The county’s first turnpike road was a section of the main road between London and West Scotland, now the A6, built in 1726. This road ran through Loughborough, Leicester and Market Harborough. There were toll houses at the ends of each section, for example the Loughborough to Leicester section had a toll house at Belgrave, and one in Quorn. This later moved to the junction with Woodthorpe Lane on the edge of Loughborough, and had a weighing machine on site. At first the turnpike roads were surfaced with gravel and small stones, but towards the end of the 18th century granite chippings from Mountsorrel began to be used, and the section between Mountsorrel and Quorn was paved with granite setts.
In 1766, a fast public stagecoach service was operated from Leicester to London. Coaching inns were built along the road, and the old coach gateways can still be seen at the 3 swans (originally known as the Swan) and the Angel Hotel in Market Harborough.
By 1800, there were 286 miles of turnpike roads in the county. However, when the Leicester Navigation Canal in 1794, the volume of traffic decreased, only to reach its pre-canal figures again in 1830. In 1822 the whole road was re-made in Tarmac, and the volume of traffic began to increase, until the advent of the railway. The Turnpike Trust was wound up in 1878.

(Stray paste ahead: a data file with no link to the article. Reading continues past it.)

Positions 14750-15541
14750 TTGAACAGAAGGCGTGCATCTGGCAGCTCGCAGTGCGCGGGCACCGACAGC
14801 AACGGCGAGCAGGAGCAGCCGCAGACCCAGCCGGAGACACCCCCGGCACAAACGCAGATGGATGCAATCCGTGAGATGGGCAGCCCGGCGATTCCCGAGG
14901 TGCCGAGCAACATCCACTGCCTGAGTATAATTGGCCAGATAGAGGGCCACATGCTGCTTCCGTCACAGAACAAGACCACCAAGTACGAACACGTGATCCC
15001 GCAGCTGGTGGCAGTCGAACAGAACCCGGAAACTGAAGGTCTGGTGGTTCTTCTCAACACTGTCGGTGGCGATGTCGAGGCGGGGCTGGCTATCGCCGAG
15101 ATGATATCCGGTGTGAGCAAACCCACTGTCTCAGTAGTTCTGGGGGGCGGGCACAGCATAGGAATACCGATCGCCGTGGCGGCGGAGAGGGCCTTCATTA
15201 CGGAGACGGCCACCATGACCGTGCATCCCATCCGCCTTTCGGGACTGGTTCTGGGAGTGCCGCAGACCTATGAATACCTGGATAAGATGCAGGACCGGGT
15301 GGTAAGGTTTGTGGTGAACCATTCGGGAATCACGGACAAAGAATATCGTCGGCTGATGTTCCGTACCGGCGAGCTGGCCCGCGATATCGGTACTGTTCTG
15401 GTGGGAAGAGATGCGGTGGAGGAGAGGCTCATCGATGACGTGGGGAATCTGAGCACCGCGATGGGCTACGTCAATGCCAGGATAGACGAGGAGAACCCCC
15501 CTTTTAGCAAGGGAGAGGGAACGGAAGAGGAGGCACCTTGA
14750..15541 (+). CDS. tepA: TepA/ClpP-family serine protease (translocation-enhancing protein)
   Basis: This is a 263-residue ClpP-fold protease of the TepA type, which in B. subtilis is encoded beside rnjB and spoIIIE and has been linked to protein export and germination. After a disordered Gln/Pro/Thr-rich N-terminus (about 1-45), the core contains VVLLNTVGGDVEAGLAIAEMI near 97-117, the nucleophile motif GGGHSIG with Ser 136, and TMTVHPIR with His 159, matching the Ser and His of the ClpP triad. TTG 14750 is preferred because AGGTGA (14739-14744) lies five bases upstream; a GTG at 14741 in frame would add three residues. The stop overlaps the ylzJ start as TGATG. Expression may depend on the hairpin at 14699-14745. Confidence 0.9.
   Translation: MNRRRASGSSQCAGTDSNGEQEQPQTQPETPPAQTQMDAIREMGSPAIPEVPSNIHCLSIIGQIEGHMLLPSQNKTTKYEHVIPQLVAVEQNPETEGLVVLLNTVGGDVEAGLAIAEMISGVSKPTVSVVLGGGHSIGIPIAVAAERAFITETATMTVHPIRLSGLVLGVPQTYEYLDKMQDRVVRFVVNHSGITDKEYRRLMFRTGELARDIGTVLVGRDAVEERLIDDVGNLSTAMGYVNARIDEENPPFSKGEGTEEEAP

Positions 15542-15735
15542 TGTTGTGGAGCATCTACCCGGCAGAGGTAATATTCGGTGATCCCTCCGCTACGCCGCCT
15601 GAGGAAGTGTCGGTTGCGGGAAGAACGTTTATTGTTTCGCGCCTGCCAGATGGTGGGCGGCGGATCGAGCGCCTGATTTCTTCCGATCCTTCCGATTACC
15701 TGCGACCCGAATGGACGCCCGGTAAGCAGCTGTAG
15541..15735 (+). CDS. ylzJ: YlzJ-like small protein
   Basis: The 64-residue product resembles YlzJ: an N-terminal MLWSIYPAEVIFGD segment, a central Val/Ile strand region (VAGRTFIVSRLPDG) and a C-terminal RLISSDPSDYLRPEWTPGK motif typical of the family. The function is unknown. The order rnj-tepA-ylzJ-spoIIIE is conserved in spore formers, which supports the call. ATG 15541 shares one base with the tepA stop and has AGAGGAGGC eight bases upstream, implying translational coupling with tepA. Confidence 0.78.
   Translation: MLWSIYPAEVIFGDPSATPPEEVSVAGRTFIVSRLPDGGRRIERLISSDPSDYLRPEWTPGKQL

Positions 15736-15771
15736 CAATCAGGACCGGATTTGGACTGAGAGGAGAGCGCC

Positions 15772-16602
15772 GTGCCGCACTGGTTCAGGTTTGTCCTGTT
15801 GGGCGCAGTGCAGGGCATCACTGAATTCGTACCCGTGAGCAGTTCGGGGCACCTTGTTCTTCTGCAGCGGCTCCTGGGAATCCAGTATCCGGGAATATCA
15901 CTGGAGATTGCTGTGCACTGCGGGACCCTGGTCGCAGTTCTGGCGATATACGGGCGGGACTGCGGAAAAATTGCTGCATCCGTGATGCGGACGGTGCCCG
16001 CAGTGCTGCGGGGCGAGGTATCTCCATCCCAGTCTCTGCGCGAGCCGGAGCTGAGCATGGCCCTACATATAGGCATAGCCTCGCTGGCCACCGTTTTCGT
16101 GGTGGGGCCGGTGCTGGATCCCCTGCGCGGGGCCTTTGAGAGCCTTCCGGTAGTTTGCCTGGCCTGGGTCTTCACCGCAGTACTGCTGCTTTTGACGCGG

Much of the traffic was taken away when the M1 was built, and in the 1990s by-passes were built around Quorn and Market Harborough and more recently Great Glen,, and a ringroad was built in Loughborough. The construction of the ring roads at various stages around Leicester took the traffic away from its original route (Along Church Gate and Gallowtree Gate/Granby Street)